Reverse draw technology has been around for some time now, but only recently has it taken off in terms of popularity. Scorpyd Crossbows helped to bring this technology back into the spotlight with their offerings. Horton has the technology, but when they ceased to exist, the number of crossbows for sale in this category dropped quite a bit. If you are considering purchasing a reverse draw crossbow, and you need a little refresher on the technology, read on .
Reverse draw crossbows and traditional compound crossbows both have a riser that is mounted to the rail, and two limbs that are mounted to the riser. They both also feature a set of cams that are connected by strings and cables that allow the crossbow to gather its force.
One of the main differences between the two is that the riser on the reverse draw crossbow is usually located on the lower half of the rail. This configuration means that instead of the limbs being pointed towards you (as with traditional compounds) they are pointed away from you. The cams also rotate inward instead of outwards, like they would on a traditional compound crossbow.
Off the top of my head, I can think of 5 unyielding advantages that reverse draw tech offers the shooter. They are as follows:
- A more balanced crossbow
- Lower draw weight, coupled with
- Longer power stroke
- Less Vibration
The power stroke is one of the most important aspects on a crossbow. The longer the power stroke is, the more time the string is able to stay in contact with the arrow. The longer that the string can stay on the arrow, the more energy that you can transfer to the arrow–simple enough. Because of the mechanics of this particular type of crossbow you will be able to achieve faster speed with a lower draw weight.
The advantage of a lower draw weight, would have been a moronic statement to make just a few years ago because everyone knows that the heavier the draw weight is, the more potential there is for speed. While this may be the case, reverse draw crossbows have made it so that you can get the same speed (if not better) from a lower draw weight. This means that you can still have blazing fast speed, but you do not have to place the limbs under the tremendous loads that they would once have to bear–thus prolonging the life of the bow.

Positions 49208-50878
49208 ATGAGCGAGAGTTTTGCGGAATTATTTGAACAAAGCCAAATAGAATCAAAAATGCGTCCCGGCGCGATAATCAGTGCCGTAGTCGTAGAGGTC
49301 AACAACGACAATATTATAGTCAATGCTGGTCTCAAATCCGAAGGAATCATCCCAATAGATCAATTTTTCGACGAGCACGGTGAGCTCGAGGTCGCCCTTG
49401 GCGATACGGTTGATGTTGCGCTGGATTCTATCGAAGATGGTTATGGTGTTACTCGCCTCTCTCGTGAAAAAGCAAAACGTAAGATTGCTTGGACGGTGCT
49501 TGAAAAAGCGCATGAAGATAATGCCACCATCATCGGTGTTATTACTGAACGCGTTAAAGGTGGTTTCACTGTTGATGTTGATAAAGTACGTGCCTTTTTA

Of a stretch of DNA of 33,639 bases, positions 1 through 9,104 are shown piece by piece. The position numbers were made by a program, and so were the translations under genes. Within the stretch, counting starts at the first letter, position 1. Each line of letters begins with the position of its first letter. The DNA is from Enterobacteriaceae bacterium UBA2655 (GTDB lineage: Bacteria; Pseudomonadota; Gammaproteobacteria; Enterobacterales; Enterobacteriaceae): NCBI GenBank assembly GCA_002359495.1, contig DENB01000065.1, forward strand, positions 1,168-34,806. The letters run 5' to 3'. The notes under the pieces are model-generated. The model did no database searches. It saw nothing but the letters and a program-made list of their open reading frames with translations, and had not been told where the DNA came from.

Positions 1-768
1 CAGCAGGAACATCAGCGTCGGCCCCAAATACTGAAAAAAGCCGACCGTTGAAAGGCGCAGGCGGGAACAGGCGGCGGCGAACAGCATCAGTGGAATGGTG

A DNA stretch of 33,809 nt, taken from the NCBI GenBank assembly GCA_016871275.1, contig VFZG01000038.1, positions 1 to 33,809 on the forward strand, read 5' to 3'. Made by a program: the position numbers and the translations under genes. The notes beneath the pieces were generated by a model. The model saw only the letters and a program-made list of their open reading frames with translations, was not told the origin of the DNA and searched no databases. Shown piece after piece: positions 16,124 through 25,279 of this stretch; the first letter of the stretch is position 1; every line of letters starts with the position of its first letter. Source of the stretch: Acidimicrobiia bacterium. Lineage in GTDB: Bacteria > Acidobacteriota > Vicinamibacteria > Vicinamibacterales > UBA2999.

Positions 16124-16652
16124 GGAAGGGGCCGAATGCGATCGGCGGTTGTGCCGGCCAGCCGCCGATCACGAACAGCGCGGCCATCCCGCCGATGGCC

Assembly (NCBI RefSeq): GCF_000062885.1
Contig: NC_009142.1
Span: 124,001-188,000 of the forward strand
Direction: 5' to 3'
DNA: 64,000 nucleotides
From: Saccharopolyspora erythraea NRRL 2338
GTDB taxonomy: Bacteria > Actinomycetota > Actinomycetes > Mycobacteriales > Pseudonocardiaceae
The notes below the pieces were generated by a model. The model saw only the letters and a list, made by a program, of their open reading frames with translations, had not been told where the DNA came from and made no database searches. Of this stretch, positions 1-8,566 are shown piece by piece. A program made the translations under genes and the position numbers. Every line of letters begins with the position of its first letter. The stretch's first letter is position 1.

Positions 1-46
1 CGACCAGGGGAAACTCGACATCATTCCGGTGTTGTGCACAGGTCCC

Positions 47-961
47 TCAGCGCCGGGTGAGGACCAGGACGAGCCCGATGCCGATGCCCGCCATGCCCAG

Much of the vibration on crossbows can be attributed to heavy draw weights. Since we already know that the draw weight doesn’t have to be as high for reverse crossbows, we can also say that there will be less vibration. If there is less vibration, then there will most certainly be less noise.
If you put all of these advantages together, you will have an overall more balanced crossbow. Traditional compound crossbows tend to be front heavy because the riser is located at the very front of the bow. Reverse draw crossbows have them towards the middle meaning that they will not be front heavy. Given the advancements in technology, I would suggest that hunters look for a crossbow for sale that has reverse draw technology. I personally feel that you are getting more bang for your buck with this technology.